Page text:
2017-03-29 00:00:00 Managing People English Understand the differences between a horizontal and vertical management style, and discover which style is a better fit for your company. https://quickbooks.intuit.com/ca/resources/ca_qrc/uploads/2017/06/Strategic-manager-views-financial-documents-on-office-desk-near-tablet.jpg https://quickbooks.intuit.com/ca/resources/managing-people/strategic-horizontal-vs-vertical-style/ Strategic Management: Horizontal vs. Vertical Style

Strategic Management: Horizontal vs. Vertical Style

2 min read

As your small business hires employees, you need to determine your reporting structure. You could have everyone report directly to you. You could hire staff to be on the same management level as yourself. You could choose between a hybrid organizational method. Each of these situations delegates power across your company in a different way and results in different strategic approaches.

Horizontal Management System

By setting up a horizontal management structure, you spread power across your small business. Instead of you making all the final decisions, you put other people in charge of managing certain areas. Although it is important for you to be informed of major decisions, you play less of a role in certain departments. You can hire a communications manager to handle your marketing or a finance manager to handle your accounting. These employees would not directly report to you; instead, they would be on the same level as you on an organizational chart.

Pros and Cons of Horizontal Management

Having a horizontal management style makes your business more innovative and creative. More ideas are created because more people are involved in making decisions. This can also limit the number of mistakes you make because more people review and check for errors. A horizontal management style can also be inefficient. It takes longer to reach an agreement because the decision-making process flows through more people. You might even be unable to reach some decisions because a consensus is harder to achieve.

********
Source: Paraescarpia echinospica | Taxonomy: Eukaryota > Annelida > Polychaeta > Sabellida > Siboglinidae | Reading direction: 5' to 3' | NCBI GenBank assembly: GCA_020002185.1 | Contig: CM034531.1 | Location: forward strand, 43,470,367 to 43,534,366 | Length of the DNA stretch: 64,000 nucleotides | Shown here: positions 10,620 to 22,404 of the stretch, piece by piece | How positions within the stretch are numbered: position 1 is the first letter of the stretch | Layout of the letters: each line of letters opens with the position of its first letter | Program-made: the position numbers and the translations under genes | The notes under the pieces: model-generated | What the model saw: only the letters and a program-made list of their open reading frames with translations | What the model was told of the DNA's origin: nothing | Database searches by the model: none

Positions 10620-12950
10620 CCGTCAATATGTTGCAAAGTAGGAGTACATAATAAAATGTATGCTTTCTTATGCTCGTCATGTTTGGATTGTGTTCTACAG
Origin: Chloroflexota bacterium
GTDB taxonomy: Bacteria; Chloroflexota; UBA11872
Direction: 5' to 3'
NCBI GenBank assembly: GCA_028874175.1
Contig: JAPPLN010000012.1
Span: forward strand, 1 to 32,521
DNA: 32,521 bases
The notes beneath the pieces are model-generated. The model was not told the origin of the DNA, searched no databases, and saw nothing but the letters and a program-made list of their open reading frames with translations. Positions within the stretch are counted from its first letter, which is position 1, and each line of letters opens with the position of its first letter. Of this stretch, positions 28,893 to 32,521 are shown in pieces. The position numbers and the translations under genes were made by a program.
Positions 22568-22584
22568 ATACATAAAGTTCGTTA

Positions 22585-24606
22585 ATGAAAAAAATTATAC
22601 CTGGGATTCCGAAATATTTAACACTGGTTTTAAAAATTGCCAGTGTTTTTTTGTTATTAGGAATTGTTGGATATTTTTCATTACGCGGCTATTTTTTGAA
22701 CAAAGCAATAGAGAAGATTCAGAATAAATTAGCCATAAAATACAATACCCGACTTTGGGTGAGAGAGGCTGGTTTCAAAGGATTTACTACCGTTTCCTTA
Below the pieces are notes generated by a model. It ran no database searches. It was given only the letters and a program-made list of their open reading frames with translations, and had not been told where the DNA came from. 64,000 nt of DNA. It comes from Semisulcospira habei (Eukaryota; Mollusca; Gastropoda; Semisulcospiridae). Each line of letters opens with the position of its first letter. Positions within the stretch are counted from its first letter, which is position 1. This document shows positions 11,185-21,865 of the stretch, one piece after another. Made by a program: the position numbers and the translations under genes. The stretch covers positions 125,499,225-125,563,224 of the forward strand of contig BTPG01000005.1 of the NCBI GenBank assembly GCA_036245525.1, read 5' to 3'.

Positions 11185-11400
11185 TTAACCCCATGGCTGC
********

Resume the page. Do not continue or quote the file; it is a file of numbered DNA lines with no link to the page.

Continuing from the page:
Vertical Management System

You can also choose to have a vertical management system. This means you are the ultimate boss and everyone reports to you. You hire people with specialties in each department, such as a marketing person to do your marketing and a finance person to do your accounting, but these people are not involved in the overall strategic planning of your company. You might use the information and feedback they provide, but the ultimate responsibility for all decisions falls on you.

Pros and Cons of Vertical Management

You can do whatever you want without many controls in a vertical management system. This is beneficial if you have a strong vision, know exactly how you want the company to perform, and do not want to give up control of your business. Because you are the only decision-maker, choices are selected faster, but you do not have other people to argue other ideas or help you push the boundaries of your company. Your employees are less likely to be as passionate about your company because they do not have a say in making decisions.

Matrix Organization

These two different management systems can be combined to form a matrix organization style. This hybrid method of management creates multiple channels of reporting where each of your employees has more than one manager. This management style is usually most suitable for larger companies working on several projects. You have several options when setting up your management style. Consider a horizontal style to maximize the communication within your company, or use the vertical style to set a clearer direction. Review your options about combining both methods. The choice you make changes the way your company approaches problems, develops ideas, and strategically plans for the future.

References & Resources

Information may be abridged and therefore incomplete. This document/information does not constitute, and should not be considered a substitute for, legal or financial advice. Each financial situation is different, the advice provided is intended to be general. Please contact your financial or legal advisors for information specific to your situation.

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